The White House has made it unmistakably clear that it wants schools to open this year with full in-person instruction, and that nothing — least of all the science — should stand in the way. But the actual decisions on whether to allow children back into the classroom are thankfully being made not by a president hellbent on making a political point, but by school officials who are listening to public health experts and consulting with members of their communities. Many of them are coming to the reluctant conclusion that the failure to contain the novel coronavirus — something that actually is the responsibility of President Donald Trump’s administration — makes it unwise to return children to the classroom.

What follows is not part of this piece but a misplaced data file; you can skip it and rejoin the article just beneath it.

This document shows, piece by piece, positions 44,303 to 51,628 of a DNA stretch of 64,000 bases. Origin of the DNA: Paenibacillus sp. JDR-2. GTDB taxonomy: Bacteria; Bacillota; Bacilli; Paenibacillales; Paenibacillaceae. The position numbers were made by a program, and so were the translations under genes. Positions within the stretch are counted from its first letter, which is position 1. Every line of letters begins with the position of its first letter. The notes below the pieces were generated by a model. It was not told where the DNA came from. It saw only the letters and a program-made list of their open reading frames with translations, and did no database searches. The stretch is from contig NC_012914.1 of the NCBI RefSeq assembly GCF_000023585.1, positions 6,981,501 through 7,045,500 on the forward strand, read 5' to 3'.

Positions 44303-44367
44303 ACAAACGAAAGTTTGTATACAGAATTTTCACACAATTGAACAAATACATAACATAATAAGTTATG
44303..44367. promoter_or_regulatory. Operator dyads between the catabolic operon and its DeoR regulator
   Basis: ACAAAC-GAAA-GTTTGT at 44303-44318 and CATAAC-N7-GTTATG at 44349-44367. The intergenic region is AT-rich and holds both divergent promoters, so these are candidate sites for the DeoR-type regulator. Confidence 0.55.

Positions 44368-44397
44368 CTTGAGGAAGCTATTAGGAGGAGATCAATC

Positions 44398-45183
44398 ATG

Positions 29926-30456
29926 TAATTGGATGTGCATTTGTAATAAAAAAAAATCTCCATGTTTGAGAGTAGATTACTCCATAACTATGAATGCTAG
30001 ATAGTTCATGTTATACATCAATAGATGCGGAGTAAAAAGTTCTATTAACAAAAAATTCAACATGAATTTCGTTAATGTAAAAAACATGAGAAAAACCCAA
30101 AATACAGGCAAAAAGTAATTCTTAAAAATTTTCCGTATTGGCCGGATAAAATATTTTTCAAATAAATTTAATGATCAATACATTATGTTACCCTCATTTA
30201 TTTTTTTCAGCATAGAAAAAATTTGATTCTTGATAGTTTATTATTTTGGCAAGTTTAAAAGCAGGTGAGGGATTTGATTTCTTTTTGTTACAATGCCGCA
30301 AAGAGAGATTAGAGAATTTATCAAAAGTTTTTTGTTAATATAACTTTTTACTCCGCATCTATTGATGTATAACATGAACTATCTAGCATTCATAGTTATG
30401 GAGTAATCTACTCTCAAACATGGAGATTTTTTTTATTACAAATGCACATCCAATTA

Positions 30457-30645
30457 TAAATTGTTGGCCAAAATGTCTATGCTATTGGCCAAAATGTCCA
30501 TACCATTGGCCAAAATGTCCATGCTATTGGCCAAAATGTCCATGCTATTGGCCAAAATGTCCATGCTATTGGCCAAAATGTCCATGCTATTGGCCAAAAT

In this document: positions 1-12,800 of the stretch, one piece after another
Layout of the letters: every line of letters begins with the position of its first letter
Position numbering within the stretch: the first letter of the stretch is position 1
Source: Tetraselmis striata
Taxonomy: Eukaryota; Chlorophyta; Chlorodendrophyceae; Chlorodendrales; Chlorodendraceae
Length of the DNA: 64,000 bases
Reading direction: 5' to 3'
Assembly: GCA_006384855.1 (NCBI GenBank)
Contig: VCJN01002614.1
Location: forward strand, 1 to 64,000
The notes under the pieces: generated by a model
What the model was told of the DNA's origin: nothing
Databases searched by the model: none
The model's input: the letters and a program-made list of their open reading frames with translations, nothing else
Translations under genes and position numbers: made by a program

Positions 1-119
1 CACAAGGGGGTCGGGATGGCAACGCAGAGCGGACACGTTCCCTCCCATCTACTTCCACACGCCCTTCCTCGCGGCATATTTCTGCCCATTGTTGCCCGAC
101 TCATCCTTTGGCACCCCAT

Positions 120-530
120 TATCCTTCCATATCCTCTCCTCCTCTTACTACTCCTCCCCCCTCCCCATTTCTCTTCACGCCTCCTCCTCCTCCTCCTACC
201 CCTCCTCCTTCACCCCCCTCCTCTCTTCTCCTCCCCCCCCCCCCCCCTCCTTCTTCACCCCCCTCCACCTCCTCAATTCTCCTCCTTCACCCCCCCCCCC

As back-to-school season approaches, an increasing number of school districts have abandoned plans for in-person classes or hybrid arrangements and, instead, are opting for an all-virtual start to the fall semester. Some districts have committed to distance learning only for the first few weeks of the school, holding out the possibility — and hope — of in-person instruction, but many others plan for students to learn remotely through the rest of 2020.

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